JOHN Magufuli, the new President of the republic of Tanzania. What shall we call him? An African hero? Perhaps, but the trouble with the cliché African hero is that it refers, mostly, to a man frozen in collective nostalgia and maybes.
In the universal mindscape, an African hero is an angry man who calls a spade by its name, denounces imperialists, gets popular and gets killed in the process and before achieving his goals.
Thereafter, his followers mourn about how the imperialists sponsored the assassination of their hero and imposed their puppet. That man will usually have been born and educated during the colonial era.
Typical African heroes are Thomas Sankara, Muammar Gadaffi, Patrice Lumumba, Kwame Nkrumah and many others like them. These are the men who either got into power though angry denunciation of enemies and or through blazing guns. They spoke their mind and they indeed met death or whatever fate through outside manipulation. The people loved them and still do and to the extent that they have become symbols of quiet African confidence and defiance.
For years now, Africans have been complaining about how they have been let down by their leaders who, unlike dead heroes such as Lumumba, seem not to understand what the people want and how to move the continent forward. Even the Ibrahim Mo Award was introduced in the backdrop of a tendency by African leaders to cling on to power or offend and abuse their subjects as soon they have assumed office.
But Magufuli seems to have brought a new way of doing things. The new Tanzanian leader was indeed born during the colonial era but he doesn’t seem to be a typical African hero. He has offended many yes but not in the sense that other leaders have: he has made lazy and corrupt people’s lives difficult. Unlike his fellow African leaders, Magufuli hasn’t attacked western imperialism. He, instead, is targeting African laziness and corruption. Perhaps, he understands that when you are an African and you attack imperialism you are essentially attacking kingdoms and royalty and when you do such you are pulverised. You have no chance.
The typical African heroes were certainly intelligent and learned but they communicated their messages in a rather offensive way. In the film about the assassination of Lumumba, a former Belgian spy who operated in Congo at the time of Lumumba’s ascendancy refuses to apologise or accept blame for the role he played saying the slain first president of independent Congo “insulted” the Belgian King. It might be that Lumumba never insulted the Belgian king but rather expressed himself in a way that offended the courtiers.
Unlike Lumumba and Sankara, Magufuli denounces bad tendencies and unwanted habits and not isms per se. Isms tend to have faces behind them and those faces tend to be powerful untouchables. Mentioning them is risky. Magufuli, rather than denounce individuals, simply acts against what he sees as wrong and there is no evidence that he has got a Godfather. He is simply his own man. By taking that path- a slight but carefully thought through drift from the common way of expressing oneself, Magufuli has become the most spoken about African.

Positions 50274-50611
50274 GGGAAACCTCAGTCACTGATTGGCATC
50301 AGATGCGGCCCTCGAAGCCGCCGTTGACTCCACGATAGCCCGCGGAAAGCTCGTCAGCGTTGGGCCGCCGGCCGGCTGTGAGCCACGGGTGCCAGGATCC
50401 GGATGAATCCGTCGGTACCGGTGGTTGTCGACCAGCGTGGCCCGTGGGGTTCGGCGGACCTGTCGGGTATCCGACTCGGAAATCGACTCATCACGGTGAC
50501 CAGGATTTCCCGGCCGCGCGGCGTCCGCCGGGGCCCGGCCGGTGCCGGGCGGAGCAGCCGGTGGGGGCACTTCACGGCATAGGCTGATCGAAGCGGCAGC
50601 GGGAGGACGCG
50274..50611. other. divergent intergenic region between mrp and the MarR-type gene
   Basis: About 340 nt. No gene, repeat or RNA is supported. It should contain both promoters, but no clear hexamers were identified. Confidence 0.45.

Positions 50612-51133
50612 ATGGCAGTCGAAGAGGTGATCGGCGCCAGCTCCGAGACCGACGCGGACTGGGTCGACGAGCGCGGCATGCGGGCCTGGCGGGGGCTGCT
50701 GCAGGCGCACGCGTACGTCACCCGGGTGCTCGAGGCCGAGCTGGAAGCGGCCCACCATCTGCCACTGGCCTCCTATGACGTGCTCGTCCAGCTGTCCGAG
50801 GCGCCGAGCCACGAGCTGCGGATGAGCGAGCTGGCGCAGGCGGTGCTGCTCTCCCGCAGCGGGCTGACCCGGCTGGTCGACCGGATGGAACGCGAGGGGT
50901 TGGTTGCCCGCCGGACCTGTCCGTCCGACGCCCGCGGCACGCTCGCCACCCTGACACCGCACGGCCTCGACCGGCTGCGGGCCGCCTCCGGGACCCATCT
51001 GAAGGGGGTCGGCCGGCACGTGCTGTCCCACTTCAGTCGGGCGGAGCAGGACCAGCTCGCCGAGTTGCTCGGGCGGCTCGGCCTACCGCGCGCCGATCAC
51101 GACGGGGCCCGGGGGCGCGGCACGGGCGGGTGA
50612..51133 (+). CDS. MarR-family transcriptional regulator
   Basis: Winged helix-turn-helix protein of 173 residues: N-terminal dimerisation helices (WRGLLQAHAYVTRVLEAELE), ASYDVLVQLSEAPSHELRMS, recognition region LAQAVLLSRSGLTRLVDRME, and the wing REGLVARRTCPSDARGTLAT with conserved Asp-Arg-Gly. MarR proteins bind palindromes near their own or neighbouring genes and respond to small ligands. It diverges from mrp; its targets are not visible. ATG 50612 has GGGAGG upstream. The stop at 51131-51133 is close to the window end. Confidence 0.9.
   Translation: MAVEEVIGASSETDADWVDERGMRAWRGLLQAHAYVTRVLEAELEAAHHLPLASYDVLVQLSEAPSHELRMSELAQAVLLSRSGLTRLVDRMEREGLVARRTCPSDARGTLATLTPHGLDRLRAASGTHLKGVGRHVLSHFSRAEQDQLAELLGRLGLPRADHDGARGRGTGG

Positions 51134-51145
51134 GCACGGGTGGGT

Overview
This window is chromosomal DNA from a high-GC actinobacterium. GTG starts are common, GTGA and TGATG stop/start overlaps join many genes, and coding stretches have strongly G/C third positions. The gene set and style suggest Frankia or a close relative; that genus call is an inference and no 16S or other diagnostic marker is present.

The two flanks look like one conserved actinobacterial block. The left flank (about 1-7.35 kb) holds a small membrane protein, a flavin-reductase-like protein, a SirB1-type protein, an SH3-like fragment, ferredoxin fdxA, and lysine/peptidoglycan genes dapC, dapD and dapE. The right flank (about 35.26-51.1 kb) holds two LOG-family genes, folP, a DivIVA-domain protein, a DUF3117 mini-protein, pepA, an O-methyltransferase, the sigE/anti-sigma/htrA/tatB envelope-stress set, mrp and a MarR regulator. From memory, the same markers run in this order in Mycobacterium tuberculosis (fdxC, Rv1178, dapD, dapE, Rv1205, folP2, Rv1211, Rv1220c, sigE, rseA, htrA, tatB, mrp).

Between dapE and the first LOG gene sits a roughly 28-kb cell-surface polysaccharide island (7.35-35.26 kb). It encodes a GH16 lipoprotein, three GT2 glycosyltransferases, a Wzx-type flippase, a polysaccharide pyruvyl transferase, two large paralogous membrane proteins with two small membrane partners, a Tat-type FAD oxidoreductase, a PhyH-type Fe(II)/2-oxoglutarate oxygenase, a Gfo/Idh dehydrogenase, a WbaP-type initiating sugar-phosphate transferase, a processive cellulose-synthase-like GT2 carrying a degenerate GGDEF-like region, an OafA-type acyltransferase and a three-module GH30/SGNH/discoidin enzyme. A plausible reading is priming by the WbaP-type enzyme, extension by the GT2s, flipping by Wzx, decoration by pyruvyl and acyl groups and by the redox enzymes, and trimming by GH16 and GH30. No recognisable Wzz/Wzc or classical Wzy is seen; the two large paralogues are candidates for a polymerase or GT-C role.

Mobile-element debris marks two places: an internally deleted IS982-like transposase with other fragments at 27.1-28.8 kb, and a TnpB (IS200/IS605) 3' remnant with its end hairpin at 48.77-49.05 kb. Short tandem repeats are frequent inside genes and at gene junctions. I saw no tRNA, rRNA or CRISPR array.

Now, listen to the silence of the Western leaders and the African politicians! Both camps are confused. Magufuli is not one whom an opportunist (according to Malema) like Mugabe can call a sell-out and neither is he one whom the likes of Henry Kissinger can call an agent of post-colonial resentment. Instead, he is a man with a vision. The essence of that vision is that as Africans we can’t celebrate our birthdays in stables and neither can we make merry when we haven’t bought medicine for our sick ones. What is there to celebrate? If there is can’t we celebrate through serving others instead of through dance and feasting? If we are to celebrate why can't we do so as we work?
In just a few months into office, Magufuli has united the likes of Kissinger and the likes of Mugabe. Both camps don’t know what to do with Magufuli: they are united in shock! They can’t hate him and neither can they embrace him. The confusion around the Magufuli phenomenon was perhaps well captured by Charles Onyango-Obbo, editor of the Mail & Guardian Africa newspaper, who said the Tanzanian leader has, "turned out to be a totally unAfrican leader."
But perhaps the most important thing that Magufuli has proved is that you can be a hero without insulting anyone. You can be exemplary without seeking to fix anyone. You can change the situation just by demanding that the correct thing be done. One can be a hero without having enemies. For example, while Mugabe needs imperialists, 'sellouts', Kalangas and 'dissidents' to prove his heroism Magufuli doesn't need any of that-just his own ideas.
Magufuli has shown that leaders are not supposed to be heard shouting and swearing. There is no need to wave fists, punch the air and swear. Even Jacob Zuma, who is probably the most ridiculed president in the world, understands that a leader must not insult anybody. Rather, he must be diplomatic. In diplomacy, one can express displeasure with particular individuals not by insulting them but by stating what is wrong. For example, it maybe that Magufuli resents neo-colonialism but instead of denouncing anyone he is cleverly destroying its comfort zones: the culture of dependency and corruption.
Unlike Onyango-Obbo, I choose to call Magufuli a new African. To those that seek to reverse corruption and promote exemplary leadership in Africa I say here is Dr. Magufuli! Let’s embrace him before he becomes a typical African hero! (a tragedy) Let’s not allow him to become corrupt and big headed. Let’s not allow him to see Kalangas instead of fellow citizens.
So far so good; viva Magufuli.
written by Mthulisi Mathuthu, Zimbabwean senior journalist
site : Newzimbabwe